Look at local pet stores and shelters for low-cost vaccine clinics. I found that I could get my dog’s rabies shot for $6 at the local shelter. Other vaccines start at as little as $15! What’s more, these prices include a small markup to fund the cost of care for animals at the shelter who have not yet been adopted! Literally everyone wins!
One thing I have seen suggested for the extremely frugal is purchasing parvo or distemper vaccines at a feed store and giving them to your pet. While giving the injection itself is not that complicated, please don’t do this. There are a couple of extremely good reasons not to– first, you may not get the dosage right. Second, and far more importantly, you don’t know the provenance of the vaccine. It may have been stored at incorrect temperatures, have been mishandled, or it may simply be a less effective formulation of the vaccine. I don’t know about you, but I’m not willing to risk my pet’s life to save a few bucks. Remember, we’re only looking to save where it won’t affect our pet’s happiness or health!
We love our vets, but veterinary care is a for-profit industry. It’s okay to ask questions of your veterinarian about the necessity of tests and treatments. It is common to have a test suggested when the outcome will be the same regardless of the diagnosis.
In non-emergency situations, be willing to seek a second or third estimate. Veterinarians in smaller cities and towns are often less expensive than in large cities. If the procedure or test is routine, you may find some saving by comparison shopping.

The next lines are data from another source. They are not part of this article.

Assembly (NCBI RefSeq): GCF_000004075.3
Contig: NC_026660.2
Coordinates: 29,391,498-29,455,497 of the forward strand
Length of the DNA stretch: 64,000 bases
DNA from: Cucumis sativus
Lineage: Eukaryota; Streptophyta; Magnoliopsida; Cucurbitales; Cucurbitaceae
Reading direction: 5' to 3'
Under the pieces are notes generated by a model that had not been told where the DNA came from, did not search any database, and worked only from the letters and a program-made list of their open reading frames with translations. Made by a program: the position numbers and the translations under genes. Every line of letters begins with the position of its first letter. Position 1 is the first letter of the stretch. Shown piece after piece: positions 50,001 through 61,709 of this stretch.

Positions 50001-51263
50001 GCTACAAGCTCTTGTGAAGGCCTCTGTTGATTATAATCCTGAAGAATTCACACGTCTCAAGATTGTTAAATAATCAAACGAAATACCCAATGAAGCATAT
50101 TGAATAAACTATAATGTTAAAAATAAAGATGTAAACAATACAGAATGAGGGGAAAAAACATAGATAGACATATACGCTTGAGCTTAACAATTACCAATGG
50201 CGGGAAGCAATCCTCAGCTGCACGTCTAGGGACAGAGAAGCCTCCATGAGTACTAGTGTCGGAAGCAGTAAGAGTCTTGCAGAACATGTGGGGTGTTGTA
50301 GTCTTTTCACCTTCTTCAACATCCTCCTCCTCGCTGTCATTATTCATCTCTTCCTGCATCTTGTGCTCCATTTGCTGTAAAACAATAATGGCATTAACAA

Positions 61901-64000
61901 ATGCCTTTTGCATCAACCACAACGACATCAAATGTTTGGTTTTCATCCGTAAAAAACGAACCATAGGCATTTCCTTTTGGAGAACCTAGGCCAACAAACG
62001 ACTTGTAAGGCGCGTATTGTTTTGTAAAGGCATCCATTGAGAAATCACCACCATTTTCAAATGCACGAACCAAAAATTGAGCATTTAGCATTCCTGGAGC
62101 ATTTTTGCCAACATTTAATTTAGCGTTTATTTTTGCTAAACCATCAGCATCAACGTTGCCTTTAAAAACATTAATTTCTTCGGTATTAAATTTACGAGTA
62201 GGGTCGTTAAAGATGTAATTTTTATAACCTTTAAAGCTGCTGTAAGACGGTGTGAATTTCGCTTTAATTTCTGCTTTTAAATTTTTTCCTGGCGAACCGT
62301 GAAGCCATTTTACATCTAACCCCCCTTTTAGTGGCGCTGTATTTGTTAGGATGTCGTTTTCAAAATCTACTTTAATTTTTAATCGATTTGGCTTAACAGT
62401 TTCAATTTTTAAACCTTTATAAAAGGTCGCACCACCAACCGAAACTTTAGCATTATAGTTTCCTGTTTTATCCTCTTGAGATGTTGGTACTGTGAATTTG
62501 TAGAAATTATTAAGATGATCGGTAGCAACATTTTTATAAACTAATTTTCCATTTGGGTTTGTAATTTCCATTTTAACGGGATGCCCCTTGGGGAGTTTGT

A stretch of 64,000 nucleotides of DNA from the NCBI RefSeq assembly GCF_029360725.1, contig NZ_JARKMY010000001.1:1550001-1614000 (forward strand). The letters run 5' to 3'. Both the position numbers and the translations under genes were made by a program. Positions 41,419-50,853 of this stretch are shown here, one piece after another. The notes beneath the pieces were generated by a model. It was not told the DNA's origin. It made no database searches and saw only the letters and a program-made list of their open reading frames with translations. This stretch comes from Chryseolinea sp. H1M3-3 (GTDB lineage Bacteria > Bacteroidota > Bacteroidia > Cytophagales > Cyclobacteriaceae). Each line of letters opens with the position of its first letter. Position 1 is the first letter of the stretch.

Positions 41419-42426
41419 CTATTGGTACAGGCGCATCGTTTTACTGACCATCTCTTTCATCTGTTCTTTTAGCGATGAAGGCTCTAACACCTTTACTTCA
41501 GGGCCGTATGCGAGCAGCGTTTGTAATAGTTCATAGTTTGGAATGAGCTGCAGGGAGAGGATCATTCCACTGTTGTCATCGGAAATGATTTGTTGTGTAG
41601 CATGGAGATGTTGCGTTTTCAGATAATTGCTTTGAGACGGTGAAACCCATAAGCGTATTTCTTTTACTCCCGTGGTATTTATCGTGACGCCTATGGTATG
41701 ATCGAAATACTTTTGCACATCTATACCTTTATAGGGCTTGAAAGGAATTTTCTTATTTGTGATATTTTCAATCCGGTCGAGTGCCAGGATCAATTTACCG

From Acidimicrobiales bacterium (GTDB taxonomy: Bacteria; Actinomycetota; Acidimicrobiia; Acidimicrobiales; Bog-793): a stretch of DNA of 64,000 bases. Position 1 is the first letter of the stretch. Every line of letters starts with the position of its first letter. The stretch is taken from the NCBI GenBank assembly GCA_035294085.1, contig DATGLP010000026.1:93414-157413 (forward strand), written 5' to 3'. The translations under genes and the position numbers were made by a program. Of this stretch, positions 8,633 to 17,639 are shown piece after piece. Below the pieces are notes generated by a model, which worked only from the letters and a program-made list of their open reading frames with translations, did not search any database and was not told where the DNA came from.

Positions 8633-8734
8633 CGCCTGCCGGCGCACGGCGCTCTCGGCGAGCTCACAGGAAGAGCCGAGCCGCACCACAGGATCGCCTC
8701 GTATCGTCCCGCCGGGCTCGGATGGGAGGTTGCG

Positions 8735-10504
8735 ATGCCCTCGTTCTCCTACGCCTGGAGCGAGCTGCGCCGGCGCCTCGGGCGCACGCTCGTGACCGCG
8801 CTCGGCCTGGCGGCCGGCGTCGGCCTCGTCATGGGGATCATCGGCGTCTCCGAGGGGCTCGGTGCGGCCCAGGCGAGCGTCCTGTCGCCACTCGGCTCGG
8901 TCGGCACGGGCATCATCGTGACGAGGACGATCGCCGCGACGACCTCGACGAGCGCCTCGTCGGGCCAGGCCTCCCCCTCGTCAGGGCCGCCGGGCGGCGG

If you are truly desperate, most cities and towns have charities which exist to help cover the cost of care for low or no-income pet owners. The Humane Society has a list of organizations willing to help you. Please only use these resources if you don’t have other options as their resources are limited.
For medicines, including basic flea and tick medications, we save a lot by ordering online and setting up a subscription. This is a critical cost saving measure because it avoids having to go back to the vet for a renewal in most cases. If your pet is on meds (or you just want a cheaper way to get flea, tick, and heartworm meds), we use PetPlus (referral link, will save you $20 on your first order).
While the value of training in-person cannot be overestimated, there is tons and tons of great information about training your pet on the internet. The most important thing to remember when taking on the burden of training by yourself is to remain patient, and remain positive. Training takes time, and animals do not respond well to negative conditioning. Make lots of high-value treats (see below) and repeat your training every single day until it is rock solid.